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Chapter 10: Basics of Confidence Intervals

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## Chapter 10: Basics of Confidence Intervals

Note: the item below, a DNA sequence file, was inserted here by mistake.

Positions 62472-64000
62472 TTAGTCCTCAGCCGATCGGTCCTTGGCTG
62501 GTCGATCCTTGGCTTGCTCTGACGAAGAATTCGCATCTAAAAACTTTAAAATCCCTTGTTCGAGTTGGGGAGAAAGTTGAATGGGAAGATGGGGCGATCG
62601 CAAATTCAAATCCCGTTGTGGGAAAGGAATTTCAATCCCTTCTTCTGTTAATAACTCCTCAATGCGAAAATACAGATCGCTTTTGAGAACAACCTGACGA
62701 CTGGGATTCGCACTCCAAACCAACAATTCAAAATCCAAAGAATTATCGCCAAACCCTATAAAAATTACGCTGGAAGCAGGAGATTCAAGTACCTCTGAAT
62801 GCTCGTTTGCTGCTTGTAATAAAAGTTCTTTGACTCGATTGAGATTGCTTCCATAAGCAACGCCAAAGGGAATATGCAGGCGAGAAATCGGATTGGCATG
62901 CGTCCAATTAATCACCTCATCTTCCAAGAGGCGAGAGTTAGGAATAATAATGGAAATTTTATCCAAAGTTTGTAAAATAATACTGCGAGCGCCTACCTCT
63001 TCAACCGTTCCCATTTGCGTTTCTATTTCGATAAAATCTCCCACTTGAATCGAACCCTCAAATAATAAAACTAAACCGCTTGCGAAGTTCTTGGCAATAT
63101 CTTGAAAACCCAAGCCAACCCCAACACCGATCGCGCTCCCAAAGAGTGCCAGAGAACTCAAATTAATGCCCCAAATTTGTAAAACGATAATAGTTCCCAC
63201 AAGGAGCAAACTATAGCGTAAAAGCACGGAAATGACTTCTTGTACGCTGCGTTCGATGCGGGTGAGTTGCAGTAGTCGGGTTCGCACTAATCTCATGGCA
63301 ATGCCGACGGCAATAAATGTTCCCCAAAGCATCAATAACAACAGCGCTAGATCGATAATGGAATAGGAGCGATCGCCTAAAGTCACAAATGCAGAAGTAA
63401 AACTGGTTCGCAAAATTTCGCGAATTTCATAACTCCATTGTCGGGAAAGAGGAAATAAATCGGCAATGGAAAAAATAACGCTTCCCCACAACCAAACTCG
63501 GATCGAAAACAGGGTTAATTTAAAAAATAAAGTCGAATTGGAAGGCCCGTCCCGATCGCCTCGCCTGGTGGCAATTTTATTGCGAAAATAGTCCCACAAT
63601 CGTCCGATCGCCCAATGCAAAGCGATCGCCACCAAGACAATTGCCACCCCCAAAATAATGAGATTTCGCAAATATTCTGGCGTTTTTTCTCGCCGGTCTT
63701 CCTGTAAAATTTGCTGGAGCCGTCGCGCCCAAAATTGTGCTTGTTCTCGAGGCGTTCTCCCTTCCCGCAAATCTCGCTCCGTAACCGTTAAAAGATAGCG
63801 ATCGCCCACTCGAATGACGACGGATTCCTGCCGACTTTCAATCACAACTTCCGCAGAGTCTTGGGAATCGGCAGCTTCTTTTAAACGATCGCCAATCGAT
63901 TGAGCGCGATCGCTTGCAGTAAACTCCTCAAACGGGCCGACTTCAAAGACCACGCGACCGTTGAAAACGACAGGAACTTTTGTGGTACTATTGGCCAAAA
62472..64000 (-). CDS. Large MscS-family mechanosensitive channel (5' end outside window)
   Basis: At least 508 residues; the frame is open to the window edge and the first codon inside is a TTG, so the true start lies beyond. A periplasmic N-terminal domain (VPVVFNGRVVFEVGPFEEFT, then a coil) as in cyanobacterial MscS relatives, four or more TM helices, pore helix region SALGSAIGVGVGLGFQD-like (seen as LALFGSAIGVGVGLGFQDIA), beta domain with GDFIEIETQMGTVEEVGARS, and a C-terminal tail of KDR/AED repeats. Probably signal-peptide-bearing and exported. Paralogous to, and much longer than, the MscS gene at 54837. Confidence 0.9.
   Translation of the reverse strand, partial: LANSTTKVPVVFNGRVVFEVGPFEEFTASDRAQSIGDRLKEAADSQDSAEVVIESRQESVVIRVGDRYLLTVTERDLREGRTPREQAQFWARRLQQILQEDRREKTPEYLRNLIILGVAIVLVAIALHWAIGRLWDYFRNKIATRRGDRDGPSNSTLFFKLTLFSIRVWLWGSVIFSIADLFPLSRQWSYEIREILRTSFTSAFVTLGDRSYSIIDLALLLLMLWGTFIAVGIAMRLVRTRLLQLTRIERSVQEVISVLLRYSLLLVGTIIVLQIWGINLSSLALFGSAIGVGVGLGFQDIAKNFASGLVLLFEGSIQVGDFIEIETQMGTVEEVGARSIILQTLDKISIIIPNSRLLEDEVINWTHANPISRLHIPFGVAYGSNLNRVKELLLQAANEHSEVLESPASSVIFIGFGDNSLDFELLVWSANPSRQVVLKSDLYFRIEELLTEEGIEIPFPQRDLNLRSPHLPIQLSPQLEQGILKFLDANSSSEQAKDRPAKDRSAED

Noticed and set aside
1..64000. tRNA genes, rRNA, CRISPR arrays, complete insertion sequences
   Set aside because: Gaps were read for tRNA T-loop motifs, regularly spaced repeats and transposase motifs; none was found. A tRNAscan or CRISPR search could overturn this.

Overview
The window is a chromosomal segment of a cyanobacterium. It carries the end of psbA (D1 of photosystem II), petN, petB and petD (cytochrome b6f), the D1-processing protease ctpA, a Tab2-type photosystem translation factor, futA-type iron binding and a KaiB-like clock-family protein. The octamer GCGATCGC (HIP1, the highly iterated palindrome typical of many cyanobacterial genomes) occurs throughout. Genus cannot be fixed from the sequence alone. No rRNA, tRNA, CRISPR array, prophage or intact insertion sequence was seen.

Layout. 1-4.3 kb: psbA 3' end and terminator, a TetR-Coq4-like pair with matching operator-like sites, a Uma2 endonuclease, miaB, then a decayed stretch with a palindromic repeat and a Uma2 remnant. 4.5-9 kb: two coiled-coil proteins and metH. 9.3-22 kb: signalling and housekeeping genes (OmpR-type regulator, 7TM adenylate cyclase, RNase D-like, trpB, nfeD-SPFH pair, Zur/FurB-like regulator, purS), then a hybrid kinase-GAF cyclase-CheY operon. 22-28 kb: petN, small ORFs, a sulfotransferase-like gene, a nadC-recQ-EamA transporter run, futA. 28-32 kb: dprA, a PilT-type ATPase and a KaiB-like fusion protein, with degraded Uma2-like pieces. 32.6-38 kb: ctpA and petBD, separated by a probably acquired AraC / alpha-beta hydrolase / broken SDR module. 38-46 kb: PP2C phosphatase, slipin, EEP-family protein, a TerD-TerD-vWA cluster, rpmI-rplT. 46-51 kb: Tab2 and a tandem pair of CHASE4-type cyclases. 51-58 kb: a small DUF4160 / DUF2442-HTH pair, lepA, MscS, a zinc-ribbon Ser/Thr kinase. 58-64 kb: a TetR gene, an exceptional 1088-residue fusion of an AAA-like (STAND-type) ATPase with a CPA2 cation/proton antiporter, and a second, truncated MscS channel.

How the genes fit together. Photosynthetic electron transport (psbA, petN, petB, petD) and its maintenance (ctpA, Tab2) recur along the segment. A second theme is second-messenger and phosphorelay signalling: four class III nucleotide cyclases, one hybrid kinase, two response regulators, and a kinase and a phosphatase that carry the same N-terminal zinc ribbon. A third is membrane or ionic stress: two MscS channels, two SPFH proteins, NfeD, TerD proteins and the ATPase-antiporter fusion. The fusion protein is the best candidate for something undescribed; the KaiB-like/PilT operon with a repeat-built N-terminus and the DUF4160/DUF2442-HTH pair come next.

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**In Chapter 10:**10.1 Introduction to Estimation 10.2 Confidence Interval for μ when σ is known 10.3 Sample Size Requirements 10.4 Relationship Between Hypothesis Testing and Confidence Intervals**§10.1: Introduction to Estimation**Two forms of estimation • Point estimation ≡ single best estimate of parameter (e.g., x-bar is the point estimate of μ) • Interval estimation ≡ surrounding the point estimate with a margin of error to create a range of values that seeks to capture the parameter; a confidence interval**Reasoning Behind a 95% Confidence Interval**• A schematic (next slide) of a sampling distribution of means based on repeated independent SRSs of n = 712 is taken from a population with unknown μ and σ = 40. • Each sample derives a different point estimate and 95% confidence interval • 95% of the confidence intervals will capture the value of μ**Confidence Intervals**• To create a 95% confidence interval for μ, surround each sample mean with a margin of error m that is equal to 2standard errors of the mean:m ≈ 2×SE = 2×(σ/√n) • The 95% confidence interval for μ is now**This figure shows a sampling distribution of means.**Below the sampling distribution are five confidence intervals. In this instance, all but the third confidence captured μ**Example: Rough Confidence Interval**Suppose body weights of 20-29-year-old males has unknown μ and σ = 40. I take an SRS of n = 712 from this population and calculate x-bar =183. Thus:**Confidence Interval Formula**Here is a better formula for a (1−α)100% confidence interval for μ when σ is known: Note that σ/√n is the SE of the mean**90% Confidence Interval for μ**Data: SRS, n = 712, σ = 40, x-bar = 183**95% Confidence Interval for μ**Data: SRS, n = 712, σ = 40, x-bar = 183**99% Confidence Interval for μ**Data: SRS, n = 712, σ = 40, x-bar = 183**Confidence Level and CI Length**↑ confidence costs ↑ confidence interval length**10.3 Sample Size Requirements**To derive a confidence interval for μ with margin of error m, study this many individuals:**Examples: Sample Size Requirements**Suppose we have a variable with s= 15 and want a 95% confidence interval. Note, α = .05 z1–.05/2 = z.975= 1.96 round up to ensure precision Smaller margins of error require larger sample sizes**10.4 Relationship Between Hypothesis Testing and Confidence**Intervals A two-sided test will reject the null hypothesis at the α level of significance when the value of μ0 falls outside the (1−α)100% confidence interval This illustration rejects H0: μ = 180 at α =.05 because 180 falls outside the 95% confidence interval. It retains H0: μ = 180 at α = .01 because the 99% confidence interval captures 180.